Even the best-laid plans are subject to change, and that’s certainly true in the construction industry. Construction project budgets are particularly vulnerable to change orders, most of which are attributable to errors and omissions in plans or specifications, unforeseen site conditions, code changes, construction project owner-driven changes and technology advancements.

Change orders are disruptive to both time and resources and can take up a sizable portion of project costs, but it doesn’t have to be that way. While some change orders are unavoidable, others are unnecessary. Collaboration, transparency and the right construction cost management approach can minimize change orders on both current and future projects.

Strong, accurate forecasting based on real-time data enables construction project managers to anticipate and plan for changes before they happen or in some cases to avoid them altogether. A proactive mindset requires the demand of transparency from contractors, implementation of formal approvals, and auditing of the decisions contractors make. An automated, data-driven cost management system helps anticipate cost risks readily, mitigate and eliminate those risks and leverage past project performance in present and future decision-making. Successful project owners don't tell themselves, "That’s the contractor's responsibility." Rather, they understand that any mistakes or oversights on the contractor's part ultimately will be paid by themselves, either in direct cost or via schedule delays. Top project owners have a "trust but verify" philosophy.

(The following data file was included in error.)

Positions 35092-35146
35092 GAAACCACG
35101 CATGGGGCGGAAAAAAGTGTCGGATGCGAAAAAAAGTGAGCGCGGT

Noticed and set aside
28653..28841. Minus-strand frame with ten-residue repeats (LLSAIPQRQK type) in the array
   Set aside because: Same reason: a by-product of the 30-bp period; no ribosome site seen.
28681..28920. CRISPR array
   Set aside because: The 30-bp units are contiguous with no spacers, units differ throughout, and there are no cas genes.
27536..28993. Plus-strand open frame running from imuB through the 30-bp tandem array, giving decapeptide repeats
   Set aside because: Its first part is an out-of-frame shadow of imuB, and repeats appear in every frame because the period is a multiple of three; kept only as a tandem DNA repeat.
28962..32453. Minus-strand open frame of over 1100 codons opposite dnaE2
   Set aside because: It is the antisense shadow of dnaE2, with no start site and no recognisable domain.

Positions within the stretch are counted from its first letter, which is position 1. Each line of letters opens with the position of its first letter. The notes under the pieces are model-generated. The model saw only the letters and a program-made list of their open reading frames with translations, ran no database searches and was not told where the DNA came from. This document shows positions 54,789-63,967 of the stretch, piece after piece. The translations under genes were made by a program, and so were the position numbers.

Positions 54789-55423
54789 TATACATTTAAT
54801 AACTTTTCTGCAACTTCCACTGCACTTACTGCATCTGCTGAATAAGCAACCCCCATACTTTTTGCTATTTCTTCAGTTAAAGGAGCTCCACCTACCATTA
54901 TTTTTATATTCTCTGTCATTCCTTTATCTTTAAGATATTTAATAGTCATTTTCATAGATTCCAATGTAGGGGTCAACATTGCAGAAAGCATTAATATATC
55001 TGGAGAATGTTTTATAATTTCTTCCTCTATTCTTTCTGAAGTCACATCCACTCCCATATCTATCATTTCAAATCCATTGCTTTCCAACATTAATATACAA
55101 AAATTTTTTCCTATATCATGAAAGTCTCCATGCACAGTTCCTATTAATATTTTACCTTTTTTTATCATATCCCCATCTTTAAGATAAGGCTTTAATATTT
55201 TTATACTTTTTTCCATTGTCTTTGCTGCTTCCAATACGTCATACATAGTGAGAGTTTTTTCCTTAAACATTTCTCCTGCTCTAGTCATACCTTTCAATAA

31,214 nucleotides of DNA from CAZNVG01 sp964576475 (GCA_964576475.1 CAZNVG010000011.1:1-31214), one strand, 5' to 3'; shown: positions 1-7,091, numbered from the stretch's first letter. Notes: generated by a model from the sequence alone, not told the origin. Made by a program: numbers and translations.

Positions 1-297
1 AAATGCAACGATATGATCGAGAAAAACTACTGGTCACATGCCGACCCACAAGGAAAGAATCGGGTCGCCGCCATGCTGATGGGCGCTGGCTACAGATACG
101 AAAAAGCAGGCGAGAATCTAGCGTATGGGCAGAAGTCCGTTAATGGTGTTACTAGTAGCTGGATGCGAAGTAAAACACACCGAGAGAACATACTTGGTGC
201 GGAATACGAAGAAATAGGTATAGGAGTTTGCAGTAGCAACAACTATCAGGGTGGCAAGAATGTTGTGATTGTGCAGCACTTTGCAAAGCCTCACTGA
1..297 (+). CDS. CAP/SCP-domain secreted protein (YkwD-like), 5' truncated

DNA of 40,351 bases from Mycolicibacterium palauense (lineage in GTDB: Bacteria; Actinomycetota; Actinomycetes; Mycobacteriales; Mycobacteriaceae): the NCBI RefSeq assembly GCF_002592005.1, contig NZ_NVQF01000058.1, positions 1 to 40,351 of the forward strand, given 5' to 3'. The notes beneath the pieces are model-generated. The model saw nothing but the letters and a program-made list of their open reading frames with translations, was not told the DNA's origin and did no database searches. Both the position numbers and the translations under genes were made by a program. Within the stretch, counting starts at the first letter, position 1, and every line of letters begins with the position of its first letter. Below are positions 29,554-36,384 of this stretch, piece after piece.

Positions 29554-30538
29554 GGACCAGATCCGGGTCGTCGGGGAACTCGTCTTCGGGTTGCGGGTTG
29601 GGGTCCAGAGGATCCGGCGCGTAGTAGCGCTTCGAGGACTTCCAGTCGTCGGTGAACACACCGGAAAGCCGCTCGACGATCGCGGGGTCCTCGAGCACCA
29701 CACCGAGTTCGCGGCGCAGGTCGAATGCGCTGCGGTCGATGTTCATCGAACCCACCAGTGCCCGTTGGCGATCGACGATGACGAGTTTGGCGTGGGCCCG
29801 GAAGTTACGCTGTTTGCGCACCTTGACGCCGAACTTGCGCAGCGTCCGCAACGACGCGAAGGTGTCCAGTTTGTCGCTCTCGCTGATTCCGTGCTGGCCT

3. Align people, processes and technology

If a project owner’s team has access to the data it needs when it needs it, its member will do their best work. Processes and technology should integrate so each person has access to the information they need for their role. A strong cost management system and a willingness to invest in the people that will run it creates a solid foundation for success. When a construction project owner possesses simplified, unified control over funds based on accurate, data-driven forecasting, they can save millions of dollars while keeping all stakeholders happy.